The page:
Friday, July 8, 2016

Collecting Sand: Sand Collection for All

Sand Collecting -- The Basics of this Fun Hobby

Photo of Sand Particles: Wikimedia Commons / CC
To some people, sand is just an irritation--one that gets stuck between their toes and inside their swimsuits or tracked into the house.

To others, sand is simply useful--for making concrete, cob, brick and other functional building materials and bases, for aquarium bottoms and volleyball courts, for making glass.

To others still, sand is something fun--to build castles out of, to bury their friends or their own legs in, to walk on in bare feet, to collect for making crafts, or even to collect just for sand's sake.

Sand isn't something people think about often, but it really is everywhere. Sand is found at the beach, in deserts and dunes, on riverbeds and rocky shores, on mountains, in quarries and even along the side of the road. Depending on the location, sand can be created from a variety of substrates. The color of the sand depends on the mineral or minerals it's made of, but more on that below, along with the basics of sand-collecting and some ideas for sand collection themes and containers.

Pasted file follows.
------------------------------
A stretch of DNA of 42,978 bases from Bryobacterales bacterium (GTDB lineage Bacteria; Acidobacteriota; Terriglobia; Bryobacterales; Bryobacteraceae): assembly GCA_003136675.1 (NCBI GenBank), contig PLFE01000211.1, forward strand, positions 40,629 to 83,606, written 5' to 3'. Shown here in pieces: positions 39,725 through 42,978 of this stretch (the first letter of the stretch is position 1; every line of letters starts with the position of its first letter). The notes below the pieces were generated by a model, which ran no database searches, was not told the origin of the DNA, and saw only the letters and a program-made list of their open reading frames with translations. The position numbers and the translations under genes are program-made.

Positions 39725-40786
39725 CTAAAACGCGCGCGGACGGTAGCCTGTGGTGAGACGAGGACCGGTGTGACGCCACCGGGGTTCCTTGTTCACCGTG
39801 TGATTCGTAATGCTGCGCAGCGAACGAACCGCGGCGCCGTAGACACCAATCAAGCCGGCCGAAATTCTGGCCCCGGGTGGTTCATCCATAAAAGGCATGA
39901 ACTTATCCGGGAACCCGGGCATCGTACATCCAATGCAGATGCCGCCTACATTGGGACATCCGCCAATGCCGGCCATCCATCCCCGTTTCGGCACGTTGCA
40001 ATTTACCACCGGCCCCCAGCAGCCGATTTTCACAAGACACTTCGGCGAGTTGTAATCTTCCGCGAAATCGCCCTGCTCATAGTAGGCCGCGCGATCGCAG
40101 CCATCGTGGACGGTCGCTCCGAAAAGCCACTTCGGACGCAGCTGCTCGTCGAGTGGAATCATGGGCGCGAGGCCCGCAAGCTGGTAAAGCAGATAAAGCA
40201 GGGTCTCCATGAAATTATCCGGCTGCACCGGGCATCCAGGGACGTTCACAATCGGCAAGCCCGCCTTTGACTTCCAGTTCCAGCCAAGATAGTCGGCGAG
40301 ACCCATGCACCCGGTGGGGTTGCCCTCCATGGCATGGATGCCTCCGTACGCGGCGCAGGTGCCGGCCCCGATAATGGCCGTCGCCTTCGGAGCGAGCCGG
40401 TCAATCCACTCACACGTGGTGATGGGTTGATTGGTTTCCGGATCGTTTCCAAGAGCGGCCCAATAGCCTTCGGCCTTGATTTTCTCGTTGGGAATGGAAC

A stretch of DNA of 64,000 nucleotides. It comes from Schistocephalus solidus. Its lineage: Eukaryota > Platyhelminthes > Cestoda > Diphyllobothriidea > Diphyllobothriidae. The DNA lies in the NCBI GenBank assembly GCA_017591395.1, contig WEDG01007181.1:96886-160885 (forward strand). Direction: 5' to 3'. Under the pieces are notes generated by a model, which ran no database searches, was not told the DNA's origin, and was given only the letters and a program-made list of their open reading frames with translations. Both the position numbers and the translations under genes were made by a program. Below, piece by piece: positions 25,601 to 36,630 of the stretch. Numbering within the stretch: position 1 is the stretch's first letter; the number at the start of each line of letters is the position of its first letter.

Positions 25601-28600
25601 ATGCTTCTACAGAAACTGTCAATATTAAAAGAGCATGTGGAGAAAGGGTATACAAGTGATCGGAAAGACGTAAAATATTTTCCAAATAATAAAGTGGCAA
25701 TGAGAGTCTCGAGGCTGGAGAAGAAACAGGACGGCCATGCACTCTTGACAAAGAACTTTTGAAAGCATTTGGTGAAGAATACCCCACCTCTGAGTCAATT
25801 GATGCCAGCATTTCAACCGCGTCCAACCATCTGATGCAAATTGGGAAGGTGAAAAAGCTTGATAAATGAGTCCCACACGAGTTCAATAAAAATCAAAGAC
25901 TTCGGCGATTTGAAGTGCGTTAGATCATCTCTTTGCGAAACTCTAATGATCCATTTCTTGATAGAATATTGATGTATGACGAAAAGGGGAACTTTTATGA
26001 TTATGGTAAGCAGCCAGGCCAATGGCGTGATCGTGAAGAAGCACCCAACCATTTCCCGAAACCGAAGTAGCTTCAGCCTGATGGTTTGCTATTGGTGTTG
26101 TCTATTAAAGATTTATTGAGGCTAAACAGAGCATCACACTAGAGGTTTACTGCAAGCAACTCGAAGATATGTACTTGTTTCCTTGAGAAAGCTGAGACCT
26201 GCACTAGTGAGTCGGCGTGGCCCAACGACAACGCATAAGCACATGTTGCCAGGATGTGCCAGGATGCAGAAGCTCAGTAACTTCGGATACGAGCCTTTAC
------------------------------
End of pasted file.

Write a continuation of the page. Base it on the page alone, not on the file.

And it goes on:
Imagine if Each of These Grains of Sand Could Talk - Oh, the stories, spanning millions or even billions of years, they would tell.

This photo (of sand in the Netherlands) is in the public domain.

How is Sand Formed?

It's pretty simple. Sand is formed when rock or other mineral is eroded, weathered or otherwise broken down into tiny pieces. Technically, sand is between .06-2.0 millimeters in diameter, so be sure to measure each piece next time you collect it to make sure you really do have sand. (Kidding of course.)

Rock can be broken down into tinier and tinier particles by the action of wind or water, abrasion, freezing and thawing, and even by impact. Weathering can be mechanical or chemical, the latter occurring when rock reacts with acidic rainfall and water or with chemicals released by organisms.

Particles of rock rub against each other, breaking down ever smaller.

Each grain of sand would have its own story of creation to tell if it could. Scoop up a handful of sand and look closely. Together, it may look like just ... well, a bunch of sand, but close up and magnified, each particle is unique and beautiful.

Your Sand Collection As You Never had Seen It Before - A magical book:


A Grain of Sand: Nature's Secret Wonder

This is a fascinating book, filled with stunning sand macros. You will never say "boring sand" again. A beautiful book, even if you have no interest in collecting sand.